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turky west or east?
(17 Messages in 2 pages - View all)
[1] 2
1.       alfateh
9 posts
 02 Feb 2007 Fri 10:21 pm

i want to know what the turks culture is .
isit western cultur with all its goods and bads?
or its more to theislam ?
or its here and there?
i would be glad if some one gave me an answer specealy from aturkish guy.

2.       Dilara
1153 posts
 03 Feb 2007 Sat 12:04 am

What difference would be if the one who informs you is male or female I wonder...?

3.       CANLI
5084 posts
 03 Feb 2007 Sat 01:01 am

İ saw this one coming up,,lol
Ok,i guess,and i believe im right,he used the word 'guy' to describe both gender!

4.       janissary
0 posts
 03 Feb 2007 Sat 01:06 am

turkish culture is not western or east. turkish culture a mix of them.

5.       robyn :D
2640 posts
 03 Feb 2007 Sat 09:12 am

Quoting CANLI:

İ saw this one coming up,,lol
Ok,i guess,and i believe im right,he used the word 'guy' to describe both gender!



yes thats right..at least i think so...

6.       aenigma x
0 posts
 03 Feb 2007 Sat 12:50 pm

Quoting alfateh:

i want to know what the turks culture is .
isit western cultur with all its goods and bads?
or its more to theislam ?
or its here and there?
i would be glad if some one gave me an answer specealy from aturkish guy.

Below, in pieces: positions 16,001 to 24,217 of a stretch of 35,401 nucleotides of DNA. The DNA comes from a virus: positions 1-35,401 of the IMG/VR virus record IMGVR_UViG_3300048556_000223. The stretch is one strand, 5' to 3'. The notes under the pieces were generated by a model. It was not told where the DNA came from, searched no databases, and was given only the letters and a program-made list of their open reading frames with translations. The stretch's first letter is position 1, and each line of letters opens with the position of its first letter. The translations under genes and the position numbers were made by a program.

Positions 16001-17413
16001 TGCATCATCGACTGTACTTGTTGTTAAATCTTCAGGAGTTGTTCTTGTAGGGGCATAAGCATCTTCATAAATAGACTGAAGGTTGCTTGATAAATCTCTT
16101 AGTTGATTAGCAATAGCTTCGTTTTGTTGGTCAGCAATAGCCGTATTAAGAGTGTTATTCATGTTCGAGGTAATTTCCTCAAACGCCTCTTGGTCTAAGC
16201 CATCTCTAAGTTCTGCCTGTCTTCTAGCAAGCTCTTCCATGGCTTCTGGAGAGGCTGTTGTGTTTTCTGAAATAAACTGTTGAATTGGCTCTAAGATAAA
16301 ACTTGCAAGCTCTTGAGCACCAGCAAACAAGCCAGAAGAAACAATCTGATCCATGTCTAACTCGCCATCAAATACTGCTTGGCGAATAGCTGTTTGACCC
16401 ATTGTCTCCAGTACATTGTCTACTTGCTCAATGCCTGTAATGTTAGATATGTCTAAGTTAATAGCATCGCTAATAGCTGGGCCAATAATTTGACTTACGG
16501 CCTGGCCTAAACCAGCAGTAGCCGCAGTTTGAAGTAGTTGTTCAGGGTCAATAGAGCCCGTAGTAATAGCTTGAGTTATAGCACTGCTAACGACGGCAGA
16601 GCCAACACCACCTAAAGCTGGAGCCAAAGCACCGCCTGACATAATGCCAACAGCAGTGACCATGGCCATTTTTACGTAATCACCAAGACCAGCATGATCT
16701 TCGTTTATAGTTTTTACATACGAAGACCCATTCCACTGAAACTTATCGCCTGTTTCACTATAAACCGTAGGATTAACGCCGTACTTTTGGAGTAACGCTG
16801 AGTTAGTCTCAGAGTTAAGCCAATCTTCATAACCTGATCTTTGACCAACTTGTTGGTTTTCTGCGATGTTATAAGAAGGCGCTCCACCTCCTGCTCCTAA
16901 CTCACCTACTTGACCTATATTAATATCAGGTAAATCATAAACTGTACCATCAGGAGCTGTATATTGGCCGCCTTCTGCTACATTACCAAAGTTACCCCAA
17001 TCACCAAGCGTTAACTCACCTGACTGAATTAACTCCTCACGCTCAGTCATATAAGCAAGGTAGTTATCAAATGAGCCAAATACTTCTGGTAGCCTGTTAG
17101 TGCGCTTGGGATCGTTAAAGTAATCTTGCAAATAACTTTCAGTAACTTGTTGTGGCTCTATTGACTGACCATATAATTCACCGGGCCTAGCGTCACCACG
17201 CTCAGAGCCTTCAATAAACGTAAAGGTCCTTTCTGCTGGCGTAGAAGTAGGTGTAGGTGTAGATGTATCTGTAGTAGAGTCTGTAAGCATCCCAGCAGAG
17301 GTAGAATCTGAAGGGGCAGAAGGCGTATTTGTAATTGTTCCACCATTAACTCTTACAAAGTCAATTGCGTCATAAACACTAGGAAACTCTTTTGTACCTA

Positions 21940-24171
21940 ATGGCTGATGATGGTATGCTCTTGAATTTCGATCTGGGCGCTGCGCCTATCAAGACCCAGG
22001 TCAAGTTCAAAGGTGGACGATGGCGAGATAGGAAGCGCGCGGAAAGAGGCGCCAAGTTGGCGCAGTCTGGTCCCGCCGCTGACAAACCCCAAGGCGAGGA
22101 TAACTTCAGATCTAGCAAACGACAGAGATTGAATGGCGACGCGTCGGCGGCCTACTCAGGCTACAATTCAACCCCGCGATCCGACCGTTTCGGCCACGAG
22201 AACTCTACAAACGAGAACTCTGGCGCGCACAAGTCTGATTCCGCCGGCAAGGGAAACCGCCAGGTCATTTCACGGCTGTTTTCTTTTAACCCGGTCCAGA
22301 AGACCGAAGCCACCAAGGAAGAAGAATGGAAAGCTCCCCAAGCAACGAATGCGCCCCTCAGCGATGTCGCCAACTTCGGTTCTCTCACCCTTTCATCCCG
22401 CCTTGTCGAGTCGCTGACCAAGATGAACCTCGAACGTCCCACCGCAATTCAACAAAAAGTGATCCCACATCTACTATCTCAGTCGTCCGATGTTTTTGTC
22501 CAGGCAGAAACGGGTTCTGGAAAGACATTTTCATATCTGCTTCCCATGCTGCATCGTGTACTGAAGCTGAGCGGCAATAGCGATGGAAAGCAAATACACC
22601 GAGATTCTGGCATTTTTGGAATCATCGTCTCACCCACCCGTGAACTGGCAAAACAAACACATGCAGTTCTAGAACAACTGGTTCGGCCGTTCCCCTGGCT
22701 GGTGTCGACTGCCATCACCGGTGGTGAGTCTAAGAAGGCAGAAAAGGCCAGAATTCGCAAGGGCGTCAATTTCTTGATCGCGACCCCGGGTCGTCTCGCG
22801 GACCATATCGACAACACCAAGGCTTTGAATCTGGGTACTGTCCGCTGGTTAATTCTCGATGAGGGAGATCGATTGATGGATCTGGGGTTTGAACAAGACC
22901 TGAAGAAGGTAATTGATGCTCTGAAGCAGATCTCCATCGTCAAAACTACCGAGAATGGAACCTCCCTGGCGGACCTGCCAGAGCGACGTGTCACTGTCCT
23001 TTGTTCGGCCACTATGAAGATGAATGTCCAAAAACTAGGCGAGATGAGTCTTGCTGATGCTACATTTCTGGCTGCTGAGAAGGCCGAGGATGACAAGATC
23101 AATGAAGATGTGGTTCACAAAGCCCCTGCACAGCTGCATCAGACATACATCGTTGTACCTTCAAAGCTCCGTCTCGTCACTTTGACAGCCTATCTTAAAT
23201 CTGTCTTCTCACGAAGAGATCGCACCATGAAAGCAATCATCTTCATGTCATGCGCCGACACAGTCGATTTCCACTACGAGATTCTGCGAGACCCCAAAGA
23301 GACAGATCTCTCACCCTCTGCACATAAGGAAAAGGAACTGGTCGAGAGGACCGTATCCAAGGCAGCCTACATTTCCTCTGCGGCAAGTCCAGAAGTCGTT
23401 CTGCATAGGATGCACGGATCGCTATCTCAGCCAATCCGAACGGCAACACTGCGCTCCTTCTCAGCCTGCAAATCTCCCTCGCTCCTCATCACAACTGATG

Your question is simply impossible to answer in one post. Turkish culture is a rich mixture it seems to me that different geographical parts of Turkey have a different mix of cultures. I would suggest you check out the numerous threads in the Turkey section and essays on this site to get a better flavour of Turkish culture. You will certainly learn a lot more than you can from a simple answer from anyone (Turkish or not )

7.       KeithL
1455 posts
 03 Feb 2007 Sat 05:14 pm

I think Turkey's past culture is represenative of its geography. 95% East, 5% West. This is neither an affirmation, nor an insult by the way, just the way I see it. It wasnt until Mustafa Kemal that Turkey has seen its largest strides towards the west. Turkey, as evident in the newspapers everyday, is struggling to find its direction every day. You have to look no further than repeated comments from Buyukanit to realize the internal conflict Turkey is going through as it defines its role in the EU and new world order.

8.       qdemir
809 posts
 04 Feb 2007 Sun 12:24 am

An article from the newspaper, todays zaman

Turkey is simply Turkey

Before I came to Turkey three years ago, what impressed me most about its history was that for thousands of years, various peoples had been rampaging back and forth across the same piece of land.
Sometimes it was the West going East. Sometimes it was the East going West. Whichever way they were going, and whatever they were doing, pretty much everyone had been through here at one time or another.
I found this absolutely fascinating, and at the end of my first day here, the concept finally came to life right in front of my own eyes. It was at that moment that I fell in love with this country.
At the end of that first day, my wife and I were sitting at a café above Istiklal having dinner. Our table was next to the window, and I was staring outside at all the people passing below. I was completely fascinated. Everyone looked so different.